Random At Moments

1 The day I lost my iPhone, credit cards, a photo, a student ID, a residence permit and the purse that contained them all, I was with a friend who was visiting Berlin for fall break from Vienna. We used to sit on the bench every night, drinking enough “përlinër bilsnër” to fill up Spok’s

I Checked and It Was Still There

“But as they burned, disappearing irrevocably one after the other, you stopped believing that there was any purpose in a book’s existence. Or perhaps the only one to have worked out their purpose was the Sarajevan author and bibliophile who, instead of using expensive firewood, warmed his fingers last winter on the flames of Dostoevsky,

Bittersweet Candy

Some of my first memories of giving, or rather receiving, are of my grandfather giving me candy. My grandfather always pulls treasures out of his droopy pants, wide and concealing like a magician’s cloth. Under this cloth hides his shockingly thin body, as well as the timeline of the rather ritualistic candy distribution, always managing to

Hide and Seek

I crept into the dark, vacant stairwell, the source of many family ghost stories and nightmares. The wind vibrated through the walls. The ocean was so close I could hear its hum even here. Time felt slower in the dark, I couldn’t see the change of things, flies in the dust or the dandelion behind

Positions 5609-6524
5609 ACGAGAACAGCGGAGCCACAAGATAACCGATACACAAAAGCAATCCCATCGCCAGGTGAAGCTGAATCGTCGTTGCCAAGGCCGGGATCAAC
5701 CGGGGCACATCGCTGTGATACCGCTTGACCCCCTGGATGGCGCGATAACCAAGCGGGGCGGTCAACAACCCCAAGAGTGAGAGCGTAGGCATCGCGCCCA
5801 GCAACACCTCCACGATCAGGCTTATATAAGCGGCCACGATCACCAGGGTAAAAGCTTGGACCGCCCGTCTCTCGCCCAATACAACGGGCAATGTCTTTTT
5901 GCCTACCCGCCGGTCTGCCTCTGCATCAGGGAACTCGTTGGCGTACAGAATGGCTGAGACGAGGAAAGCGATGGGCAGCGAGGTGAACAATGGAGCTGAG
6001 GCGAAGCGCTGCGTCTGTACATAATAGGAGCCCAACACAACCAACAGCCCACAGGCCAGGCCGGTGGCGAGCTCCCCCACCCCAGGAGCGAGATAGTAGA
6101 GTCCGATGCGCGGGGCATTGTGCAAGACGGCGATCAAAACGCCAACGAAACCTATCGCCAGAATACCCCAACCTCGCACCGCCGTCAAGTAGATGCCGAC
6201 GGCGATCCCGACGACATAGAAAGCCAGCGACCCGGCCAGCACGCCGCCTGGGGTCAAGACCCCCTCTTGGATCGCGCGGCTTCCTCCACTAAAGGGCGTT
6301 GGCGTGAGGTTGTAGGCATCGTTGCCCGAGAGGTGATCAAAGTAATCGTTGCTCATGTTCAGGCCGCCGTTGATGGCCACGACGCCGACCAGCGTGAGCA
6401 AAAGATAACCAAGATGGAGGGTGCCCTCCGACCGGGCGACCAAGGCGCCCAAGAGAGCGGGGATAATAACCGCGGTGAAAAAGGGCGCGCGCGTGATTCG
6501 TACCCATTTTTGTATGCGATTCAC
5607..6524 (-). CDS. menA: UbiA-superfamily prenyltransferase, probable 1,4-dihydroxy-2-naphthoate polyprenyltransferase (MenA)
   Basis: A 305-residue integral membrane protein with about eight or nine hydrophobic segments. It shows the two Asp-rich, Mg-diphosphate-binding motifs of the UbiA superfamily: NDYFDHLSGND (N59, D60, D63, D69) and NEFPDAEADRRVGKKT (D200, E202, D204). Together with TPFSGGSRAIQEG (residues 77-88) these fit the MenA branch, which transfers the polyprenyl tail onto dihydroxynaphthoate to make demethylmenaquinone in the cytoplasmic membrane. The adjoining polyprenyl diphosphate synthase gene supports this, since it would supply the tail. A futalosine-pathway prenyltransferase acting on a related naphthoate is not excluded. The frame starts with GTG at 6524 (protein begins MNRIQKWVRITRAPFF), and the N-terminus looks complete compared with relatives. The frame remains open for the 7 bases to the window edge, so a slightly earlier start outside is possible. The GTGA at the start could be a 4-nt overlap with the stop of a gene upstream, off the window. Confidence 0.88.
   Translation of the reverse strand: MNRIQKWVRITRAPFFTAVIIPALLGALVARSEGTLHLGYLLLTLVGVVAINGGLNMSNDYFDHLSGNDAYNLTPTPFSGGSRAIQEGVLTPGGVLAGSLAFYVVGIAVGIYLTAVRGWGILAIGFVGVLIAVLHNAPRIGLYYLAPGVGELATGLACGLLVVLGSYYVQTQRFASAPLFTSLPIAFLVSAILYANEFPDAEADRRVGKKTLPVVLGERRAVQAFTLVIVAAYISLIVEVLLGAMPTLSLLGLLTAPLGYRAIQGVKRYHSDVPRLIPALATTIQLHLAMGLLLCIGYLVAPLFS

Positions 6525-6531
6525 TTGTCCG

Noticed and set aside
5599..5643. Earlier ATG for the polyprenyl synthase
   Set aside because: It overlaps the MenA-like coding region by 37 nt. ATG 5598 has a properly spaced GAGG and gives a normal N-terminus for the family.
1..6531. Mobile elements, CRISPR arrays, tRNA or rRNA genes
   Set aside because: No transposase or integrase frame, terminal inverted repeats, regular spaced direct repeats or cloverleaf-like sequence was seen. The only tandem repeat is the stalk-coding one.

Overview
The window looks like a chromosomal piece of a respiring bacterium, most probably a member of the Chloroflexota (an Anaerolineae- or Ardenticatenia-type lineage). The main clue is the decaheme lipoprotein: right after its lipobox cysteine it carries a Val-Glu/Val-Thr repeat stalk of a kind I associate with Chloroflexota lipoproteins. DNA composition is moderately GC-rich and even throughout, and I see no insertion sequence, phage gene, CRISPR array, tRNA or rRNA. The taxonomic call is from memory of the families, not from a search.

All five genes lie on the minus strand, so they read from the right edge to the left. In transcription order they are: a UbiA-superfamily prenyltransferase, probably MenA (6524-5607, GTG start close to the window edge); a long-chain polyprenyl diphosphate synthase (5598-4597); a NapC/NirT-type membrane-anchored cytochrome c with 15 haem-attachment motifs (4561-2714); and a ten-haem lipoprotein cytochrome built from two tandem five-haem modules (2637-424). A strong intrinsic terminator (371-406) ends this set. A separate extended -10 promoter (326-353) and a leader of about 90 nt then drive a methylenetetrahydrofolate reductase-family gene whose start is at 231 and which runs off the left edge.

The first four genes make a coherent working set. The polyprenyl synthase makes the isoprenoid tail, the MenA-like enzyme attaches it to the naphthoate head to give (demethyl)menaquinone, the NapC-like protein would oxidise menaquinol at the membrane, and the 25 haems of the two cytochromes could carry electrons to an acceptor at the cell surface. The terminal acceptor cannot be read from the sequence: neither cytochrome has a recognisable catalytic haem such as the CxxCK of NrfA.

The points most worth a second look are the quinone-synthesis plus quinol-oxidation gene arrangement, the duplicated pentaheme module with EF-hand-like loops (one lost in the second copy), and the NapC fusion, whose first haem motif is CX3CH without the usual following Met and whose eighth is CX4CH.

Candle Soup

The sterile metal of the needle pushed against my skin. It probed the quivering tissue, like a ripe grape. Then with skin pillowing around the tip, it sank beneath the surface. I suppressed a wince. It wasn’t so much the needle as what I knew was waiting for me in the next hour: crushing immobility

Memories on the Train

On the train I move at birdish speeds. I see buildings blur into living embers, points stretched into foreign conversation and foreign frames and the infinity of presence upon my sight. And the train too is looking, spawns a second set of eyes, mirrors me in its glass. My doppelgänger in the window glides in

A Baby, Me, and the Tides

I know we were married, but that day itself has gone from me, recently. I had it until yesterday, or the day before. It was not a space I immediately noticed. I ran through my life, wondering what was missing, and noted at length that that day was gone. Sometimes it seems there is order to the washing away of my mind, but in truth it is sporadic. I hear a baby cry. I remember the birth of my daughter, all at once, her red face.